Wednesday, April 28, 2010

I found a friend

Friends are seldom so numerous that one can lose one without feeling the loss. In my case this truism is truer than it would be if applied to others.

As more and more people have come on line over the past fifteen years I've held a couple of people that I wished I could get in contact with again. One of them was a friend of mine during my late teen years called Ken.

Ken's father was the pastor of the little church we frequented at that time of my life, the Yellowknife Pentecostal Tabernacle. Ken was smarter than me but he liked me and I had something that he didn't seem to have: an ease of rapport with people and a determination and surety of destiny. I didn't know a lot but I was sure of a few basics. It was a primitive and childish form of charisma because I found myself a natural leader — not in form but rather in fact.

In turn I liked Ken because he seemed to know hundreds of things that I didn't know and was good at them. He knew history; I merely liked history. He excelled in maths; I merely tried. After graduation we both got a job as Supervisor at the local Correctional Institute. Later on we took a train across Canada to attend Expo67 and generally did quite a lot of things together because we were complimentary.

My brother Bryan tipped me off last week to a web site of lawyers that listed someone of Ken's name (last name withheld to protect the innocent — him) because he'd heard that Ken was working out there.

I crawled the site and came up with both a photo and an email address for this man and thought I'd give him an electronic shout. This morning I heard back from him, a warm letter letter of understandable surprise asking for my news.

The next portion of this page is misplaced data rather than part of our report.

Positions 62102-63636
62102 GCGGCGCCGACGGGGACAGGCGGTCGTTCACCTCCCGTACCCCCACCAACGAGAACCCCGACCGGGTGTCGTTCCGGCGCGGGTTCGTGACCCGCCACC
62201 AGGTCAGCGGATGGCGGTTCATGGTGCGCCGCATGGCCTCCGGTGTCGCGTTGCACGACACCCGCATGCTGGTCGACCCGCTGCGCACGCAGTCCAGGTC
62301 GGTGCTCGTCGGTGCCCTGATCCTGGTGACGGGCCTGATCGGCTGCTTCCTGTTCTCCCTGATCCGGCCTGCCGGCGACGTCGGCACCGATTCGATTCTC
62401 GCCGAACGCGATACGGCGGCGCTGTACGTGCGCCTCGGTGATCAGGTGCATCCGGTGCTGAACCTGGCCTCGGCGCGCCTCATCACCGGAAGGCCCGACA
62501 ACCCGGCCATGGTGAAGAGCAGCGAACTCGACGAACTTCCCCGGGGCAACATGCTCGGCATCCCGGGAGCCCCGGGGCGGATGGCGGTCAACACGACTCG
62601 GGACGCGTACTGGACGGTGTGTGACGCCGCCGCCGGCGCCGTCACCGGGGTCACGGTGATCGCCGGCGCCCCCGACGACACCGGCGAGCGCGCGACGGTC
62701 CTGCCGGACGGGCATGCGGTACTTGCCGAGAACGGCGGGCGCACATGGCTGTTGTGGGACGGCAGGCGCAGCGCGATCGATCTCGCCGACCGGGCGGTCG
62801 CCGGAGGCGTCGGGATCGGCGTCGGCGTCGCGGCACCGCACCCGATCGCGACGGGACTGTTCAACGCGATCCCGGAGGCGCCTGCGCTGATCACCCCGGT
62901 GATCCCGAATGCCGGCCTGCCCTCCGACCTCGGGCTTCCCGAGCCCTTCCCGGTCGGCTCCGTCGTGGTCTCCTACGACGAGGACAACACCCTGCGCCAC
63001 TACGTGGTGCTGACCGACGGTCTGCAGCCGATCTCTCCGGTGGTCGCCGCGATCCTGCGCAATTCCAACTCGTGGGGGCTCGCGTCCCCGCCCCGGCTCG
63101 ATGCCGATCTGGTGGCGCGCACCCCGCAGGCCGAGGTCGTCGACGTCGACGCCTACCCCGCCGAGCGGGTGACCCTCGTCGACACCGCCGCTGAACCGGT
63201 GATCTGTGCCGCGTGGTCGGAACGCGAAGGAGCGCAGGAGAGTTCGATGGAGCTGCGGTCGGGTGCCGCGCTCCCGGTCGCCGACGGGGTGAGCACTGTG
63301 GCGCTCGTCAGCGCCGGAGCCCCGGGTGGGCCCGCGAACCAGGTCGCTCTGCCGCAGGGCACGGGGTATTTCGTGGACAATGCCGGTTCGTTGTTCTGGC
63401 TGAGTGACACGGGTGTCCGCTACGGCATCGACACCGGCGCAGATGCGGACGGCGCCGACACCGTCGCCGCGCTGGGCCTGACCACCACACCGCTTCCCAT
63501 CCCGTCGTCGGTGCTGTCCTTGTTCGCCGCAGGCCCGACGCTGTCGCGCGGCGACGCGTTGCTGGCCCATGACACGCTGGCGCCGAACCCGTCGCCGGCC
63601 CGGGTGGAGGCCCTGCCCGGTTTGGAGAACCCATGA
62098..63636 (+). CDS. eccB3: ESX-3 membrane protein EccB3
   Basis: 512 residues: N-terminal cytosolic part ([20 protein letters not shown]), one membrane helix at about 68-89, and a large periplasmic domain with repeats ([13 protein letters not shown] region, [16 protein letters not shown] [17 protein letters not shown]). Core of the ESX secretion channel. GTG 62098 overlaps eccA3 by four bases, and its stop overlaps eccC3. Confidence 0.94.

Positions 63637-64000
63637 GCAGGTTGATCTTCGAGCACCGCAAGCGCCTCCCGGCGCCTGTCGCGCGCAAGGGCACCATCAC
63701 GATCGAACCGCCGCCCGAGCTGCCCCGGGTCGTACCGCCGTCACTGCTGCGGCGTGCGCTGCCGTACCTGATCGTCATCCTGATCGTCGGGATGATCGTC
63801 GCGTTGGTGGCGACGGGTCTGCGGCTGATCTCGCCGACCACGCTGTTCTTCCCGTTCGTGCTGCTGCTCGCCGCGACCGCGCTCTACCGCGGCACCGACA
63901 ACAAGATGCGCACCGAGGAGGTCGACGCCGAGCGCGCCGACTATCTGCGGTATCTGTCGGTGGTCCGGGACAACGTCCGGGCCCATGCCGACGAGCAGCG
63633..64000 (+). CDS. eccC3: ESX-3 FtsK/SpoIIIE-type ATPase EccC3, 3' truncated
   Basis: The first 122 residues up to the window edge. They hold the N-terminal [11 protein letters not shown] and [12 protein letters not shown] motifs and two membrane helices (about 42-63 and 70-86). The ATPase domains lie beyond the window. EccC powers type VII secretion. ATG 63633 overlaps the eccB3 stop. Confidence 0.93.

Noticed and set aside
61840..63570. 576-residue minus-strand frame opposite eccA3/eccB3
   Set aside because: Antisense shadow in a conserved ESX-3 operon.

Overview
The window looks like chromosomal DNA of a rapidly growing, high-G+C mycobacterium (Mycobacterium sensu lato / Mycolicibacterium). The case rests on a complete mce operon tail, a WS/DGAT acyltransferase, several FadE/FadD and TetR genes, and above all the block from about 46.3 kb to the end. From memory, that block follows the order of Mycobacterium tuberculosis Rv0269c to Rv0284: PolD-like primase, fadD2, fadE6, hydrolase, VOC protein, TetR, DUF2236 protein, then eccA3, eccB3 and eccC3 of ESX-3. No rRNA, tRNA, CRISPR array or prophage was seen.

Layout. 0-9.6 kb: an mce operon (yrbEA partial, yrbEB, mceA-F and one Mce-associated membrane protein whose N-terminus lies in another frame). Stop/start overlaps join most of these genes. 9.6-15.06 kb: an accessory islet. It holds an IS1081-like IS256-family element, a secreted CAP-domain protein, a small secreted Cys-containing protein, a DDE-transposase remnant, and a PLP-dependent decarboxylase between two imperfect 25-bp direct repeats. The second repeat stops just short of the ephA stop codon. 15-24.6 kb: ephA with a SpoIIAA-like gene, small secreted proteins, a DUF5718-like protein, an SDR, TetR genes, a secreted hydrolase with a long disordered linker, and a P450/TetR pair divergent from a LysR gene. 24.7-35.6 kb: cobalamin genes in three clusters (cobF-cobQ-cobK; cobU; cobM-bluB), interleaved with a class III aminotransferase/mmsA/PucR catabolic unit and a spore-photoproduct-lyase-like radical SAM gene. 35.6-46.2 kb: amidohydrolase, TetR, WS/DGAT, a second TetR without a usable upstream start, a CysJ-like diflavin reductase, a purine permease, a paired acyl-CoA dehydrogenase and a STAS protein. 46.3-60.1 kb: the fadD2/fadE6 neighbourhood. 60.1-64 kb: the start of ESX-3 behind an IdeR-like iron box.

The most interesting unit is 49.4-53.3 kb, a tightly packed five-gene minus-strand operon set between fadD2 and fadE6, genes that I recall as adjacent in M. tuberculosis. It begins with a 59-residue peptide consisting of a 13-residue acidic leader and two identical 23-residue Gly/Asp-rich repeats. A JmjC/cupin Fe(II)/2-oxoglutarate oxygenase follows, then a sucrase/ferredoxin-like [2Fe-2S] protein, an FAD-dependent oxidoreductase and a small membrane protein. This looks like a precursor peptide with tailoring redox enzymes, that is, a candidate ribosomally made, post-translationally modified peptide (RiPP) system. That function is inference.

Instead of giving him the address of this blog as I should have I rambled on about a few things I remember him for to see if I could jog up some reciprocal recollections. Then I told him briefly what I have been up to recently (the last forty years condensed to a paragraph) and invited him to do the same.

After sending it I realized it would have been a nice idea to have sent him a recent photo of myself. Well, I can always do that next time.


Tuesday, April 27, 2010

Saturday, April 24, 2010

Snaps from Raph

Today Raph & Camille and Jonathan & Debbie went out for a bite to eat together with their five children. Here are a couple of pictures from the occasion that I thought you'd enjoy.



Dave's first frogs' legs

Gummy reclining at table



Tuesday, April 20, 2010

Governments

We live, of course, in a republic. Lately I've been thinking a lot about different forms of government and doing a little analysis of the whole spectrum, trying to rid myself of emotive terms void of real meaning and reduce things to their basics.

One of the things we are consistently treated to on the popular media is the idea that France is a democracy. It was hearing someone on the radio casually assume this idea that started my recent thinking in this direction.

I'm inclined to post a very succinct quote from a British professor Alexander Fraser Tytler who wrote,

"A democracy cannot exist as a permanent form of government. It can exist only until the voters discover they can vote themselves largess (defined as a liberal gift) out of the public treasury. From that moment on, the majority always votes for the candidate promising the most benefits from the public treasury, with the result that democracy always collapses over a loose fiscal policy, always to be followed by a dictatorship."

It seems to me that a great many people in America also have the idea that their government is a democracy and are busy acting like it. It is certainly to be hoped that France can shake off such ideas and learn from mistakes others are making and keep to its republican base.